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Vaping on the 16th St mall ...
John Leyba, The Denver Post
Vaping on the 16th Street Mall, as seen on Oct. 11, 2017. A smoking ban on the mall took effect Friday, Dec. 1, 2017.
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A new city ban on smoking and vaping took effect Friday along downtown Denver’s 16th Street Mall, but don’t expect to see police officers handing out many costly tickets.

An image shows a sign that was proposed to be posted on Denver's 16th Street Mall during the City Council's discussion of a smoking and vaping ban for the area. The signs was part of a slideshow delivered to a council committee on Oct. 11, 2017.
City Council presentaiton
An image shows a sign that was proposed to be posted on Denver’s 16th Street Mall during the City Council’s discussion of a smoking and vaping ban for the area. The signs was part of a slideshow delivered to a council committee on Oct. 11, 2017.

“Our least-preferred method of dealing with a violation of this ordinance will be issuing a citation,” said Sgt. John White of the Denver Police Department. “We really want to focus on providing education and verbal warnings — and ultimately have voluntary compliance with the ordinance.”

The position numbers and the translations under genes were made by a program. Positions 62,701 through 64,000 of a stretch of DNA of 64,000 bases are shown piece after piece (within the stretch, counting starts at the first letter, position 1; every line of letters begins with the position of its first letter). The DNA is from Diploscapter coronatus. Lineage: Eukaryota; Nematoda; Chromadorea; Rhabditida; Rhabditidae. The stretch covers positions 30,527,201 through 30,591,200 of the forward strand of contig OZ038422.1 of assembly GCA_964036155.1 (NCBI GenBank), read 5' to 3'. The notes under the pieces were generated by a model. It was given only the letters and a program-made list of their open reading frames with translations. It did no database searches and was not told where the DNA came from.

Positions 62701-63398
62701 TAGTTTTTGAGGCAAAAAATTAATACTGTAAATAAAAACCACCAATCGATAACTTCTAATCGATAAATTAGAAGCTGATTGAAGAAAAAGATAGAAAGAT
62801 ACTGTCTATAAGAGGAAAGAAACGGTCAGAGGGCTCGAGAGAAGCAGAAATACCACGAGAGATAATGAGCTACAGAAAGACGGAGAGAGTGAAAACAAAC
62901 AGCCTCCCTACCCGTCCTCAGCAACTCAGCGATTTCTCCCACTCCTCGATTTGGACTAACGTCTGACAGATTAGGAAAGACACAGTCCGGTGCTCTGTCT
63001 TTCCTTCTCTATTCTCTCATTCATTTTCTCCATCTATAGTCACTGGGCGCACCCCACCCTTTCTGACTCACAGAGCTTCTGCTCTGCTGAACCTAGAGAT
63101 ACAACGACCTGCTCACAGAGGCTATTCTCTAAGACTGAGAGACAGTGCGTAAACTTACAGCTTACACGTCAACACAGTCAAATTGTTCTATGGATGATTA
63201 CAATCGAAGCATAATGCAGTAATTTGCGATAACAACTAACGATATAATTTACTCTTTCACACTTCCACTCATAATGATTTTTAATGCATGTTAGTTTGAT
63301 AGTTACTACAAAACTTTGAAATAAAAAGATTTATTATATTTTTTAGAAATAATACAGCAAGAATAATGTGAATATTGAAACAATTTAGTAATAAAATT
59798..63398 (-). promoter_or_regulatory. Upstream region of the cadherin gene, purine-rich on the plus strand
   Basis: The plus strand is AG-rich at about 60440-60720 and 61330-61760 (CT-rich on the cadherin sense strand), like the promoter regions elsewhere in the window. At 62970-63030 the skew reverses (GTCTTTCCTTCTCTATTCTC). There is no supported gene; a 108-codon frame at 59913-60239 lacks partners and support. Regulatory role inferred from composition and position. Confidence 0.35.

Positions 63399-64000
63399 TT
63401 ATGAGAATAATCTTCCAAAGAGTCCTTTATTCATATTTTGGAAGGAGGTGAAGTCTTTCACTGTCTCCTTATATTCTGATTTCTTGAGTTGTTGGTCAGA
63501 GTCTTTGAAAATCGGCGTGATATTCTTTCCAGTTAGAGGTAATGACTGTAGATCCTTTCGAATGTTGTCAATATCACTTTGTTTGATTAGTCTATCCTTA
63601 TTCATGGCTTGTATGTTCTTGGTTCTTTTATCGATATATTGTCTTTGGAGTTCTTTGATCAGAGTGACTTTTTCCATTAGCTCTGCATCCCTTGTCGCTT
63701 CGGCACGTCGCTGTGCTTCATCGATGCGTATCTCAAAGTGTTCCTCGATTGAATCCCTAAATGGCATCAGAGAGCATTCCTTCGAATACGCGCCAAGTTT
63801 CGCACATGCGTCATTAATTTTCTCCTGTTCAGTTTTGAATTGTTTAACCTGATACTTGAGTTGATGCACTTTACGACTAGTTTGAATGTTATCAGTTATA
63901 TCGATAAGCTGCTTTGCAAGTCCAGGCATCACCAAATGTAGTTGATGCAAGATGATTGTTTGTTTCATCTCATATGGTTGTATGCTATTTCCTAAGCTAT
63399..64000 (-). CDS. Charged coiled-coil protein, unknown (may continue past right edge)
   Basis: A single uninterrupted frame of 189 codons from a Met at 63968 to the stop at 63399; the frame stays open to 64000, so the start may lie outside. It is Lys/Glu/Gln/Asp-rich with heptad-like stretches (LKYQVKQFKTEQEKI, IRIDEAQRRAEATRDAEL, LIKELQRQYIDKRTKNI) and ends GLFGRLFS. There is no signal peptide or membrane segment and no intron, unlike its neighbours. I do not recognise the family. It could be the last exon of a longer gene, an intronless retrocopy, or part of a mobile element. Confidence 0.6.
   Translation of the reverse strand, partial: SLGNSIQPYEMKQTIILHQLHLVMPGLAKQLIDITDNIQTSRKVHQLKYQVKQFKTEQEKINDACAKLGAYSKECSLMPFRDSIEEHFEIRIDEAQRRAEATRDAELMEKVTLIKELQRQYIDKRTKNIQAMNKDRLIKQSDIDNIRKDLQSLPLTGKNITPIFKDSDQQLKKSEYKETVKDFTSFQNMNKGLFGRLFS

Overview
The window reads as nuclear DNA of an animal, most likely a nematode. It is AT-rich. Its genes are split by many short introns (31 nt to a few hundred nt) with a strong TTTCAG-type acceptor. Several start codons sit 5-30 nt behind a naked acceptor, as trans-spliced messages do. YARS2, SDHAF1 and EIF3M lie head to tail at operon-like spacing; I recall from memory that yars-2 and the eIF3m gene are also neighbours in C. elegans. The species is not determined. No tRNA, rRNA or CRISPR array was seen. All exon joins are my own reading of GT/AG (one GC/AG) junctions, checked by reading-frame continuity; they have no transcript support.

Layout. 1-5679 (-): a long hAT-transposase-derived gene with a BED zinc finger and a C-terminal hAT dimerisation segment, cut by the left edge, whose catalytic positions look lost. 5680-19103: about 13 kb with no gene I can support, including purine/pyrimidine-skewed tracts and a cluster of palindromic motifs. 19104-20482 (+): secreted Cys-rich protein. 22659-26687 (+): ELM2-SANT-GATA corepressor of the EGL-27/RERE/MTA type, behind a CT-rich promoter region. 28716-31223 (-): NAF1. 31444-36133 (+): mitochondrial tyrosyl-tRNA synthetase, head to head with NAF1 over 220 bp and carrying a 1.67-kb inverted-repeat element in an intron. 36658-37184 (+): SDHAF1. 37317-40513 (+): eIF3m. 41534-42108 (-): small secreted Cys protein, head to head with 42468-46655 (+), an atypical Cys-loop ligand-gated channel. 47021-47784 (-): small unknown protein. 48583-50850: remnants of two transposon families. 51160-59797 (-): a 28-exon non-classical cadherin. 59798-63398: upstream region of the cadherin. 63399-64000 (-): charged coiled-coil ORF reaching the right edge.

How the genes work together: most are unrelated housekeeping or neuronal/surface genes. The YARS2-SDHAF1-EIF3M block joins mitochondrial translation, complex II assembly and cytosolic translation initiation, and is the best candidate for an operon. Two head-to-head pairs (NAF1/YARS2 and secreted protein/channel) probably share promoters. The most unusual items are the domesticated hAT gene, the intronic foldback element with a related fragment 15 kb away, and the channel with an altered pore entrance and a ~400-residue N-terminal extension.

The 1.2-mile ban zone extends from Broadway northwest to Chestnut Place, near Union Station, as well as 50 feet in either direction from 16th Street. That means people who want to light up or vape must walk a few dozen paces down a side street.

The ordinance, approved 9-0 by the City Council on Oct. 30, allows citations that cost up to $100. But the soft-enforcement approach planned by DPD and city officials is likely to result in few fines.

On Friday, it was status quo on the mall. Signs warning of the new restrictions are still on order by the Downtown Denver Partnership, which was among groups pushing for the smoking ban. The Partnership says it plans to begin installing signs Wednesday.

Denver joins several cities nationally, as well as Golden and Boulder, in banning public smoking in part of its downtown.

Ticketed violations aren’t considered criminal offenses.

In approving the ban, council members and supporters said it would improve public health. Some council members worried the ban would be used to target the homeless and service workers on smoke breaks, so they added a requirement that DPD collect information about who receives tickets and report that information regularly to the council.

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